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I'm trying to establish a telnet connection to a listening port on a server, and to send various strings of data, one of which should be a unix timestamp. Here is an example of what I've tried to do:

Set cloner = CreateObject("WScript.Shell")"cmd"
WScript.Sleep 500

cloner.SendKeys"telnet 6996"



cloner.SendKeys"         1     0                 2      0          "


Now that works like a charm, but I would now like to replace the static timestamp (1347042718) in between the __ __ by the result of this:

WScript.Echo DateDiff("s", "01/01/1970 00:00:00", Now()) - -4 * 3600

Additionally, I would like to send a new __ timestamp __string every 30 seconds after the initial set of strings mentionned above. Is there any way to loop a sendkeys command?

I have very little scripting knowledge so the more detail I can get, the better. :)

Thank you very much for any help you can provide.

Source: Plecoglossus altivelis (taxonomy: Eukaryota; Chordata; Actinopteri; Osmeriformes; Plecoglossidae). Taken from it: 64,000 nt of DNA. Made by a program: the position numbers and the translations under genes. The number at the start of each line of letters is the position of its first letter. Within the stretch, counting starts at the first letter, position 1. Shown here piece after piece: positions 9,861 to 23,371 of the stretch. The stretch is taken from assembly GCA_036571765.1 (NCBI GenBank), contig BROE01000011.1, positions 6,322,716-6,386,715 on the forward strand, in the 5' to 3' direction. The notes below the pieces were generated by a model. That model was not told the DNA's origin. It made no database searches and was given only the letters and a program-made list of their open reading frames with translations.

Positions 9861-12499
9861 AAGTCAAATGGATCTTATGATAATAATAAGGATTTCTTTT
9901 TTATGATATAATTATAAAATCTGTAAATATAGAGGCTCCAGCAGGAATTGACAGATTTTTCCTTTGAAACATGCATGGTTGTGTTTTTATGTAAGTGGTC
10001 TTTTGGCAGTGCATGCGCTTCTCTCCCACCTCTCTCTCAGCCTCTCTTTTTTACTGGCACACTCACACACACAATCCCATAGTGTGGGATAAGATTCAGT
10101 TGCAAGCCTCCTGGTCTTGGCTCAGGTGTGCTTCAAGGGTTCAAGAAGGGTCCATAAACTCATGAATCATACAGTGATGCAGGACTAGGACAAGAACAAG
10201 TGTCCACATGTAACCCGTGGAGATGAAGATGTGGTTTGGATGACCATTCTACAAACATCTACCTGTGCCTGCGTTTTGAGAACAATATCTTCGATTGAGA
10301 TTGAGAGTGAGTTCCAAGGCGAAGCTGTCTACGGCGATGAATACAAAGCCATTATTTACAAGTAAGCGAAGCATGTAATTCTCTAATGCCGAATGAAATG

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1 Answer 1

Sure, you can loop SendKeys() like any other command.

  timestamp = DateDiff("s", #01/01/1970#, Now) + 4 * 3600
  cloner.SendKeys "__" & timestamp & "__"
  cloner.SendKeys "{Enter}"
  WScript.Sleep 30000
Loop While True
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Wow Thanks so much! This does exactly what I needed. Although another problem emerged :) I was not aware that a sendkeys command was performed regardless of the active application on my desktop. Therefore, as soon as the telnet window is not active, I have problems. Ideally, I would like to run a script in the background that could run forever seemlessly. Is there a way to do this? Maybe the sendkeys command is not right. A combination of a batch file with some vbscript reference maybe? Thank you for your valuable insight. – user1271818 Sep 11 '12 at 12:52
You could use the AppActivate method to bring the window to the foreground before sending it keystrokes. However, SendKeys is a rather unreliable method to begin with. From what I've heard AutoIt provides a more robust way of automating this kind of task. I've never used it myself, though. – Ansgar Wiechers Sep 11 '12 at 18:08

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